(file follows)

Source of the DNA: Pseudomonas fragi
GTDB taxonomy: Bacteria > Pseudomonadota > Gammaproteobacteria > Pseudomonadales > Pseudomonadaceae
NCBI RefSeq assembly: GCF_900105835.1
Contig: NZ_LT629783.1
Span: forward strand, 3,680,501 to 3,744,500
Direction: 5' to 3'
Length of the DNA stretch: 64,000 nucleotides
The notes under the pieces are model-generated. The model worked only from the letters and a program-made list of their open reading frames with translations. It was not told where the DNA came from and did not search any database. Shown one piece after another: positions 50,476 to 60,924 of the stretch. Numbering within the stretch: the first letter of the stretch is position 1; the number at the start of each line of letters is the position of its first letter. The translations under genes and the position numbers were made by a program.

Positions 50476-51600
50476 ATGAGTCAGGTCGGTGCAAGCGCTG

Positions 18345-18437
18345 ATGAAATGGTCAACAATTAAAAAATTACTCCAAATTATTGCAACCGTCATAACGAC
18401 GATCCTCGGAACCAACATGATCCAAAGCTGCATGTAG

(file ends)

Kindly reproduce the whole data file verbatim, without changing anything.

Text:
Source of the DNA: Pseudomonas fragi
GTDB taxonomy: Bacteria > Pseudomonadota > Gammaproteobacteria > Pseudomonadales > Pseudomonadaceae
NCBI RefSeq assembly: GCF_900105835.1
Contig: NZ_LT629783.1
Span: forward strand, 3,680,501 to 3,744,500
Direction: 5' to 3'
Length of the DNA stretch: 64,000 nucleotides
The notes under the pieces are model-generated. The model worked only from the letters and a program-made list of their open reading frames with translations. It was not told where the DNA came from and did not search any database. Shown one piece after another: positions 50,476 to 60,924 of the stretch. Numbering within the stretch: the first letter of the stretch is position 1; the number at the start of each line of letters is the position of its first letter. The translations under genes and the position numbers were made by a program.

Positions 50476-51600
50476 ATGAGTCAGGTCGGTGCAAGCGCTG

Positions 18345-18437
18345 ATGAAATGGTCAACAATTAAAAAATTACTCCAAATTATTGCAACCGTCATAACGAC
18401 GATCCTCGGAACCAACATGATCCAAAGCTGCATGTAG